How to Prepare for an Interview on Camera

So you’re going to be on camera!

Most people feel nervous at the prospect of being interviewed on camera, but if you’re working with an experienced interviewer, there’s no need. It’s our job to make you look good – all you have to do is answer a few questions on topics you probably already know a lot about!

At Unified Cinematic, we film interviews with business owners and their customers, as well as scientists, engineers, public officials, teachers, non-profit directors, and just about any industry you can name. Here are some tips on how to make the process go smoothly for not just you, but everyone on set.

1. Don’t over-prepare!

The temptation for most interviewees is to prepare answers to questions ahead of time. This may seem like a good strategy, but often it comes across poorly on camera. While it’s a good idea to know about the topics before the interview, it sounds terrible to recite back something you memorized ahead of time. If you must, take a few notes that you can glance at between takes to make sure that you’ve covered your talking points, but don’t try to memorize your answers to specific questions. Unless you’re an experienced public speaker, your answers will likely come across as inauthentic.

2. Give thorough answers to questions.

A simple yes or no answer usually won’t suffice unless the interviewer is also on camera, and that’s a rare technique outside of journalism. Include the question in your answer and give broad answers to your topics. Your interviewer may also help you by giving you an idea of how long they’d like you to speak on a particular topic. A 30-second answer and a 3-minute answer are very different, so ask if you’re unsure of what to say.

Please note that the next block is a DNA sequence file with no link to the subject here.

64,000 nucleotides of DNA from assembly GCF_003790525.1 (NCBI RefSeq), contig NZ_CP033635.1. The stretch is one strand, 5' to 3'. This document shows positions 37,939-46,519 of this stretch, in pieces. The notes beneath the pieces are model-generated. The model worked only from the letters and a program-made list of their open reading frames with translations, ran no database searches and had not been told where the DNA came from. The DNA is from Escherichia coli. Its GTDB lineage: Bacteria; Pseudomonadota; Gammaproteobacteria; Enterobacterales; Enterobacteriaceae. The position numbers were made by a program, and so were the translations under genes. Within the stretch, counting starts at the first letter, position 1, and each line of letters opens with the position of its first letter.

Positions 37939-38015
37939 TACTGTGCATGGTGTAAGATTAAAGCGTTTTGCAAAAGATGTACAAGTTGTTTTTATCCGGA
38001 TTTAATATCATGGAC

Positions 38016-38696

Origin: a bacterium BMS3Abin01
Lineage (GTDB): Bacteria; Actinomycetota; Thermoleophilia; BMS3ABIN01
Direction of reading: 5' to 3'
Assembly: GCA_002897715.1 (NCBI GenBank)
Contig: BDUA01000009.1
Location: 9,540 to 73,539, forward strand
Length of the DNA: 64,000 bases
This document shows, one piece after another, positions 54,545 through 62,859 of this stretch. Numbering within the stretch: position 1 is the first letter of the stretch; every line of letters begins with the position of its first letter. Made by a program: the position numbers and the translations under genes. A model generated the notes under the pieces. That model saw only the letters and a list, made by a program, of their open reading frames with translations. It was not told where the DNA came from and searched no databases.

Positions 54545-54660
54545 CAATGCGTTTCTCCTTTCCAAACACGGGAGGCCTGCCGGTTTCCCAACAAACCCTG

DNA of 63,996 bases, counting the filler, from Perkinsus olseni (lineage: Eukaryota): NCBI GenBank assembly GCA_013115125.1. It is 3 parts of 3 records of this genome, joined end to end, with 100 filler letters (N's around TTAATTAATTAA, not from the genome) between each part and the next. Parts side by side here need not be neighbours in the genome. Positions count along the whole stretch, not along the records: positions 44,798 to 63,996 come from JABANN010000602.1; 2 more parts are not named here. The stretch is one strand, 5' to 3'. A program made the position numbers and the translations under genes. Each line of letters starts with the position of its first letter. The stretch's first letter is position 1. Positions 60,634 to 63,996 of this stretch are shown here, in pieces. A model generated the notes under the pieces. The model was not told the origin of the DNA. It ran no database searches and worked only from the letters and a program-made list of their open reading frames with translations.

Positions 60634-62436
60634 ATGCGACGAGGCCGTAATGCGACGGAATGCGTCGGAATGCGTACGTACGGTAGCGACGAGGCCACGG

3. Wear solid colors and non-distracting clothing.

A general rule of thumb is to avoid busy patterns. While this was mostly an issue with older televisions and lower resolution cameras, it’s still a good idea to avoid patterns that may distract or hypnotize viewers. A button-up shirt or blouse, a solid jacket or blazer, or a knit sweater often make good fabric choices and are easy to attach lapel microphones to. Microphones can pick up noise on ruffly or silky fabrics, dangling jewelry, and long hair. If appropriate, tie your hair back and avoid loose or noisy fabrics.

Ask us if you’d like to hire a makeup artist for the shoot and we can arrange that ahead of time.

4. Wear your usual makeup.

If you wear makeup, great! Wear it. If you don’t normally wear makeup, don’t worry about it. We may apply some light powder to reduce shine under the bright lights. We also have makeup artists we can bring along if you want to be sure you look great.

5. Avoid eyeglasses if possible.

Eyeglasses will often reflect the light from our softboxes right back into the camera. If you don’t need to wear glasses, consider going without them or wear contacts on that day.

And lastly… Relax. Grab a drink of water before you sit down. Answer the questions as best you can and we’ll take care of the rest!

Using Format